I know there is a day set aside for fathers especially but I wanted to take this Mother’s Day and thank my husband. First and foremost I want to thank him for the gorgeous little girl who shares half of his DNA. It takes two to tango after all. 😉
Second, I want to thank him for supporting me throughout my pregnancy, for every back rub, ice cream run, every night you cooked dinner, and reading to my bump when it was barely a bump. I know it is hard for men to realize their role as a father while their partner is pregnant but you cared, you engaged, you became a father when I showed you the plus sign on that test.
Third, for not backing down in the delivery room. You held my leg and you got in there and watched our daughter be born. Your strength is the reason I got through labor, the reason I found it in myself to dig deep and push.
Finally, and maybe most importantly, I want to thank you for the way you support my ability to parent. Our situation is somewhat unique. Your deployment means I am solo parenting and you have to be away for nearly the entire first year of our daughter’s life.
But do not doubt that you have a significant impact on her life at the moment. Because of you I find the strength to get up at 6 am after 4 hours of sleep (rarely all at once). Because of you I am able to present my kindest, most patient self when our daughter is difficult. Because of you she and I will never want for comfort and security. Because of you, I understand I must fill my cup before I have anything to give to our child.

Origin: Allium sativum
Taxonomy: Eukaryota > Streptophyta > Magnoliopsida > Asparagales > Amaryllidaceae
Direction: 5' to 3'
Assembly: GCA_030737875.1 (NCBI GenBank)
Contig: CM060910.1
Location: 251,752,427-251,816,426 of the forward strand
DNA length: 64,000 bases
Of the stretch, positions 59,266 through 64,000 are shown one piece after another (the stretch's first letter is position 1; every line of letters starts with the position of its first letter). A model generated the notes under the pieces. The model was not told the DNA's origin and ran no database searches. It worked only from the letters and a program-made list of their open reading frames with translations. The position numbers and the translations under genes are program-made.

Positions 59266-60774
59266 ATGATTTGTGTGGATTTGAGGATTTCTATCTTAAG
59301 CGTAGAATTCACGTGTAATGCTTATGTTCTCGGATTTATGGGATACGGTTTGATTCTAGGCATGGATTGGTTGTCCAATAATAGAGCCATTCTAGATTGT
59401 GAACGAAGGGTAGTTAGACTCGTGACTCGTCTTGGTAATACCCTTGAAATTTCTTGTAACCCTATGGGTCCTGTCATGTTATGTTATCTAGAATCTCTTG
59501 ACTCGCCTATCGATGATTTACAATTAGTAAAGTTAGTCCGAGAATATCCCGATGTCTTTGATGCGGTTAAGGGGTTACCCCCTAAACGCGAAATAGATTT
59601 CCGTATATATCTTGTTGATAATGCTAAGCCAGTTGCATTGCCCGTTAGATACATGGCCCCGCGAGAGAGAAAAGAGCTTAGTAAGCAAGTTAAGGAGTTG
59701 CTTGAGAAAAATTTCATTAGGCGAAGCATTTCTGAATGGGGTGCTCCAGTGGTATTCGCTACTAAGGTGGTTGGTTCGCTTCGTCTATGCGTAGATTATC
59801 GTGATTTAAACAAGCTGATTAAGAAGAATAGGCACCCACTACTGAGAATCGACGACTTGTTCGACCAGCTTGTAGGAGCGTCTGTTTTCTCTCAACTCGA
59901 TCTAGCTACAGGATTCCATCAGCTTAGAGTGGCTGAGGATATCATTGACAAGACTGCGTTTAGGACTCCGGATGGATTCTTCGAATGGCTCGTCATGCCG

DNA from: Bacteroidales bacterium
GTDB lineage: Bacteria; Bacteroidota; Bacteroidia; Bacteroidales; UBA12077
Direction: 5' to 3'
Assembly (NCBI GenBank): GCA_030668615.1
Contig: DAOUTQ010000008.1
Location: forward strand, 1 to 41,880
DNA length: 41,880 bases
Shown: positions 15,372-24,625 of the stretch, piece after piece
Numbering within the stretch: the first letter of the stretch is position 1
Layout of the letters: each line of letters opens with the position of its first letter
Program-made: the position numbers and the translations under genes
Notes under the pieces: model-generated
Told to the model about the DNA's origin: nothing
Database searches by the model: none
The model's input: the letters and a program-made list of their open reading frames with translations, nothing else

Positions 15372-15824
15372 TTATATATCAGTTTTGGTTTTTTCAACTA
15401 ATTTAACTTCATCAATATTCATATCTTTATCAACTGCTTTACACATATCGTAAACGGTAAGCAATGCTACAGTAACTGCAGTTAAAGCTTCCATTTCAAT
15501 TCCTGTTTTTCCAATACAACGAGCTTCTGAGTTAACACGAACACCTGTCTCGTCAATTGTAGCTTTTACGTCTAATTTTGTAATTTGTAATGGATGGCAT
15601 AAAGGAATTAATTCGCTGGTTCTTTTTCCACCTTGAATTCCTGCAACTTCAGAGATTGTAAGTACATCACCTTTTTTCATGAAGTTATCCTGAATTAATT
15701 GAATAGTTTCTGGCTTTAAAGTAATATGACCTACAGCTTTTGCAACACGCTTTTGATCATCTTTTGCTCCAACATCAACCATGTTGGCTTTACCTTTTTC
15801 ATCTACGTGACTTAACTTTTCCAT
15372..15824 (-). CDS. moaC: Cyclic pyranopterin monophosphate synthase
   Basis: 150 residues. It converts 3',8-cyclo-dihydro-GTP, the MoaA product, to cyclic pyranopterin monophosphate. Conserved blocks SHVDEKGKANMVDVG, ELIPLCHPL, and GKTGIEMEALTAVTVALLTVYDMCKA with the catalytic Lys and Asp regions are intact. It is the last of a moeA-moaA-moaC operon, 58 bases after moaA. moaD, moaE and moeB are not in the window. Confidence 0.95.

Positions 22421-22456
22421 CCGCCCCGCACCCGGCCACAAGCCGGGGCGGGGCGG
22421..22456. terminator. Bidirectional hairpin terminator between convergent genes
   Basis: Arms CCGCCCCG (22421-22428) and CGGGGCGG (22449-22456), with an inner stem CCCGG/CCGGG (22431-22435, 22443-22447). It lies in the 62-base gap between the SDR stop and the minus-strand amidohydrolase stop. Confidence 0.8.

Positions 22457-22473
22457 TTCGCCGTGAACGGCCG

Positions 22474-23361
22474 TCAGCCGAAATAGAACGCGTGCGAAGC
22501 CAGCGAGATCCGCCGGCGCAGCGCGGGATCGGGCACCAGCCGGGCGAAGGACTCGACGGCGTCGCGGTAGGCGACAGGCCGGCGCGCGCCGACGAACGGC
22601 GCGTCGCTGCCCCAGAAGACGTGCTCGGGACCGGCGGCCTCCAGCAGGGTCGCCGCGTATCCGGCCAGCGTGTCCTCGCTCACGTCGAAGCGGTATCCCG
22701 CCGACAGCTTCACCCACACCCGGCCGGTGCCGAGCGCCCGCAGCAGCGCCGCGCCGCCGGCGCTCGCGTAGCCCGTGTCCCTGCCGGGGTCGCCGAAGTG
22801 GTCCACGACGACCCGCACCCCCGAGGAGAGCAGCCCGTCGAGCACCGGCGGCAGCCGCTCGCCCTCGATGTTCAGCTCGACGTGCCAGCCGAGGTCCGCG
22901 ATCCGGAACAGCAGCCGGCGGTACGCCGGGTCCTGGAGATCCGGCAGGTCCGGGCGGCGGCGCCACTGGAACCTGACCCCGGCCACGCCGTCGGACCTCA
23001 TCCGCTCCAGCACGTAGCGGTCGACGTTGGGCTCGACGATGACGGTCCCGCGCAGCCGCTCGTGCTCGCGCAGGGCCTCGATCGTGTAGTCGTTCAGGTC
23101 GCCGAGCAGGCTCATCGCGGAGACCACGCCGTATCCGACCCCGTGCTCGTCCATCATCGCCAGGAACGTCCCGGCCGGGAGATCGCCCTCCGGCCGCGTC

Giving birth may have made me a mother, but you make me a good one.
I love you.
You have never read a love letter until you have read one sent home to a soldier’s lover
And if you are not that soldier or his lover it is unlikely you will ever
Until their lives have waned and their years have been spent
And the pain of that distance has faded to a wistful reminisce.
You have never read a letter filled with so much palpable longing
And an honesty so profound it bleeds onto your fingers like spilled ink
And capped with a sign off of resignation and the literary equivalent of a sigh
As he hurries through the hastily scrawled pages to not say goodbye.
I love my soldier. I will treasure his hand written letters all the days of my life.
A soldier’s Wife
I hope that love finds our daughter like it found me. That the stars align to find her soulmate has been there the whole time. Waiting. Waiting for the moment when everything is right, when the complications of her life have resolved to the point of sustained happiness.
I hope that love whispers softly into her dreams like the scent of a garden wafting on lofty breezes trampezing through sun baked air.
I hope that love finds her with kindness, seeking to elevate her, hold her up to find she is worth more than she believed herself to be. That violence is blinded by the glare of a gentle soul seeking in her the self same care.
I hope that love finds her through the heart of a loving partner who holds her hand each time it nears their own. Who says, “I’m sorry,” regardless of who was wrong. Who nurses no ill will even to those who’ve done them harm.
I hope she finds somebody like you.
We have made it 100 days into this deployment. I feel the size of that time as well as it’s insignificance on the scope of the timeline of our life together.